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Bacolod City, Philippines Friday, February 17, 2017
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Twinkling
with Ninfa Leonardia
OPINIONS

Cain and Abel circa 2017

Ninfa Leonardia           Is this the story of Cain and Abel being reenacted in the 18th century? The world was shocked yesterday with the report that  the half brother of the leader of North Korea had been assassinated at an airport in Malaysia. The news bulletins said Kim Jong-Nam, who must have been about to depart from the Kuala Lumpur International Airport was killed by two women, who immediately fled the scene.

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          What made the report more interesting is the fact that Kim Jong Nam was able to talk and complain that someone had grabbed him from behind and splashed something on his face. But there are also speculations that poison-tipped needles had been stuck on him. Whatever took place, it was clear that what had been administered on him was so potent, that despite the fact that he was taken to the clinic he suffered a seizure. He was rushed to a hospital but was pronounced dead there.

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          Now there is a mystery that other countries and their leaders will try to analyze and make conclusions on. It was also reported that Kim Jong Nam was expected to become the leader of North Korea, but some misdemeanors on his part  had eliminated his chance. It has also been hinted that his half brother, the present leader of NOKOR, Kim Jong Un had something to do with his elimination and had even ordered it, but who will confirm that? Will Kim Jong Un, like Cain, also tell his people, “Am I my brother’s keeper?”

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          If it is true that New People’s Army rebels were the ones who strafed the convoy bearing aid to the victims of the powerful earthquake in Surigao, then they must really be heartless people, indeed. They knew how much the people in the stricken areas had suffered, and what the aid meant  to them, and yet they attacked the team bringing help. Are they still Filipinos, the members of this group, and do they feel any sympathy for their countrymen hit by calamities?

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          Now the anti-gambling war has  been declared, and, so far, we have already heard reports about raids taking place in several provinces, towns and cities, but mostly in Luzon. The raids and arrests were done in such places as Quezon City and Northern Luzon, Tarlac, Orani, Bataan, and we  may be hearing about more soon. Nabbed, the reports said were those collecting gambling bets, and players of card games that we call here “panguinge” and a Tagalog one called “sakla”. I haven’t seen any news involving mahjong, though.  Is it included? We know that there are families who make a living by holding regular mahjong sessions in their homes.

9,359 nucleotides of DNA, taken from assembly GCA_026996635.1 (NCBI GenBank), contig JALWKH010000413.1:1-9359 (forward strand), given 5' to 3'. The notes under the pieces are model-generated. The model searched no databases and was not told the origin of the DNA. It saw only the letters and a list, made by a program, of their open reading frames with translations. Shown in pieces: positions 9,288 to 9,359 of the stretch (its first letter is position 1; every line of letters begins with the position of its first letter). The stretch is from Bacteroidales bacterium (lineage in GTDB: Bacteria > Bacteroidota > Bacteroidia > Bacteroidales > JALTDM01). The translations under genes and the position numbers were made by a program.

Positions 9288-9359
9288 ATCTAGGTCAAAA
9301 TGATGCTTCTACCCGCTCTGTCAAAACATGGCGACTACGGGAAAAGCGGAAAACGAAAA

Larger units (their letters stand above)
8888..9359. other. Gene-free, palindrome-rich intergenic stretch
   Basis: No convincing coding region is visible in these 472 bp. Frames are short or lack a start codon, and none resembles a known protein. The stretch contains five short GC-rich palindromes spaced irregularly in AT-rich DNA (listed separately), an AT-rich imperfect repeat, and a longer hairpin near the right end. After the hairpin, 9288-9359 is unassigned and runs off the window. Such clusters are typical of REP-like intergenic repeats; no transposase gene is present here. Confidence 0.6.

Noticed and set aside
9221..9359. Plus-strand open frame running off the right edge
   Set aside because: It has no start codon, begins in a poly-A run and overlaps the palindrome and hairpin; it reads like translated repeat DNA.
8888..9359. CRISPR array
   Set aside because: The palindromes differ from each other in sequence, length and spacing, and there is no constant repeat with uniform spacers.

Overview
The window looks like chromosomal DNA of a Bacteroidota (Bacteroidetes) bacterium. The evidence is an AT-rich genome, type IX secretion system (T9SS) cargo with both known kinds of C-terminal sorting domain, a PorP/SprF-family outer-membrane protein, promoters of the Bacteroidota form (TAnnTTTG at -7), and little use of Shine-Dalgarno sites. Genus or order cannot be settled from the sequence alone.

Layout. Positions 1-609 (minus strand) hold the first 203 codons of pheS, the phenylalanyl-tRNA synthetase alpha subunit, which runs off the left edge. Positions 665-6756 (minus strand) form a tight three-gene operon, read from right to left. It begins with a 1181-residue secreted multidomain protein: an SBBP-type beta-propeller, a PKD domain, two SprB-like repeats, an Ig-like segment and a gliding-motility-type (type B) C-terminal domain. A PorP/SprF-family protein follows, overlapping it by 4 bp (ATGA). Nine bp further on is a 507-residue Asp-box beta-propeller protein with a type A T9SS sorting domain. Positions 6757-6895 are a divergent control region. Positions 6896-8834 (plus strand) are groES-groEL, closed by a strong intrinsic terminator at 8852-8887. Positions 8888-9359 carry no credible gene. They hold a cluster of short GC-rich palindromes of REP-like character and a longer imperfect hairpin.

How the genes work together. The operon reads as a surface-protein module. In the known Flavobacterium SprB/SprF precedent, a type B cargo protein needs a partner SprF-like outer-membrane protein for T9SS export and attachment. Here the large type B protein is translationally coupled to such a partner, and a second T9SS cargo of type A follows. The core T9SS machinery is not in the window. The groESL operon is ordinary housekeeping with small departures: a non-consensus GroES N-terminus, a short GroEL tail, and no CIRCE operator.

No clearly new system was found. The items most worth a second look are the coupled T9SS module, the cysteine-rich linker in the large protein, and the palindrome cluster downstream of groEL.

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          Anyway, gamblers need not worry.  It is not likely that the war on them will be bloody. The most they could fear is the confiscation of their bets and equipment, and the shame, in case they are hauled to the Police Station for blottering, and then maybe get charged in court later. I remember a time when we had neighbors who regularly held “panguinge” sessions. Every now and then policemen would come around and the players would all scamper away, leaving their money and the cards in view. But I don’t recall that anyone of them got apprehended, the cops were too kind and understanding –  maybe their own folks were players, too.

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          Meanwhile, I’d like to do a little nagging again about vehicles, not only jeepneys but private ones as well, rushing through intersections when the light  has already turned red. It will not  be surprising if a  major accident happens because those waiting for the green light may be rushing forward, too. Why doesn’t the officer in charge of traffic assign someone to stop such scary practices? If  they cannot apprehend them, at least, they can take down their plate numbers so they can be noted and reported.

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          And there are now so many jeepneys who stop right in the middle of the road to pick up or unload passengers, scaring the wits out of other drivers behind them. Even if the former traffic jams have abated somewhat, these two types of traffic violations should be acted on at once, if only to prevent some passengers from being hit by those following their jeepneys, or falling when they start to move. Maybe passengers themselves can report these violations to the Land Transportation office themselves.*

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